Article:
In the 'thirties a phone call across the Atlantic would ride on a radio beam,
And there would be bad interference and static, but only at times, it would seem.
At Bell Laboratories a young engineer named Karl Jansky was given the task
Of solving the problem of static. And thankfully, he knew the questions to ask.
He built an antenna for the twenty-one MegaHertz, one which could not be ignored.
To steer it was turned on a circular track on the wheels of a Model T Ford.
He discovered the noise was indeed periodic, but in an unusual way:
The signals that Jansky detected appeared about four minutes early each day.
The only conclusion that Jansky could draw was sufficient to boggle the mind.
For the temporal pattern of radio noise no terrestrial cause could he find.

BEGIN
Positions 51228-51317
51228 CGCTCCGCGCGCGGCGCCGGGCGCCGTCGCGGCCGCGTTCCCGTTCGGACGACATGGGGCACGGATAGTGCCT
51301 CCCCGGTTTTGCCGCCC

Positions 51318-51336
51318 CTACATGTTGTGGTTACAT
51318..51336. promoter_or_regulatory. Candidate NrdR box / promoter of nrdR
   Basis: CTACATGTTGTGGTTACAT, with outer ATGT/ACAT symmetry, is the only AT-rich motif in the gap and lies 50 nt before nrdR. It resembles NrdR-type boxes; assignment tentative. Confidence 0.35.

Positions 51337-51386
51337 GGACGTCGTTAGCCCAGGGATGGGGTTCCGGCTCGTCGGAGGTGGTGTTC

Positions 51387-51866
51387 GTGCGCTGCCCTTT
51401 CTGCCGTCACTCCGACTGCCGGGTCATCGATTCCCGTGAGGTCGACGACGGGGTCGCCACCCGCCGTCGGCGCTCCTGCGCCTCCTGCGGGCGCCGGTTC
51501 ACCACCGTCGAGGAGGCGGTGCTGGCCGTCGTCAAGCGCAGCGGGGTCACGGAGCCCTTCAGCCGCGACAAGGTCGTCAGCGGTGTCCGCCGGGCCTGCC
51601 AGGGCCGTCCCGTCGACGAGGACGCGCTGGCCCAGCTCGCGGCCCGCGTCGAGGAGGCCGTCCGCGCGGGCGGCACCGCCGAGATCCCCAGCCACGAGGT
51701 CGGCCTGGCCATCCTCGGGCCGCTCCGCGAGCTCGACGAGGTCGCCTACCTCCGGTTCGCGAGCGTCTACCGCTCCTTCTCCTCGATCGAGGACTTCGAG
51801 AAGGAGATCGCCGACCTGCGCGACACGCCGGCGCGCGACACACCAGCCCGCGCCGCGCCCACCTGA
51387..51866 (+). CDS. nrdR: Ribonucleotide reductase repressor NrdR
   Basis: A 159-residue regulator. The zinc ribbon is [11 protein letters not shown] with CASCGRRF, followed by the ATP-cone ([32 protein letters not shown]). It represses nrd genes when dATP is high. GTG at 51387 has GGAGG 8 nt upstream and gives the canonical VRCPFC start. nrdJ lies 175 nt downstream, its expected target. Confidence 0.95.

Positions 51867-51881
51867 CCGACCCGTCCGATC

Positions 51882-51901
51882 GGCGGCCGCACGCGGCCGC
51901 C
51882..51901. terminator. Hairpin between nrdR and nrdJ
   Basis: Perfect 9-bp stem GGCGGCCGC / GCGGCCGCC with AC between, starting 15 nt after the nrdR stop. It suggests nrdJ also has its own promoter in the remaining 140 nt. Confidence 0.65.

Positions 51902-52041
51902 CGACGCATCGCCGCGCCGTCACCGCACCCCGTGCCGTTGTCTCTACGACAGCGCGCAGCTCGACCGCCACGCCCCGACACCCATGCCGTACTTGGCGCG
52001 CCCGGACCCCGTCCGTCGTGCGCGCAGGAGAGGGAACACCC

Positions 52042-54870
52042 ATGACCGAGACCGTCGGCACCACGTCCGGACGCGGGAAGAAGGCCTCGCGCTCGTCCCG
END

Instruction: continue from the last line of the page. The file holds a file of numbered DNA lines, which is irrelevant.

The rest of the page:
The static, he reasoned, must come from beyond, emanating from quite far away.
We now know the sound was the song of the stars at the center of our Milky Way.
In modern astronomy history Jansky has taken a prominent place
As he who discovered the very existence of radio signals in space.
We measure flux density these days in Janskys. They equal, you may be aware,
Just ten to the negative twenty-six Joules per second per Hertz meter squared.
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this page last updated 31 January 2009
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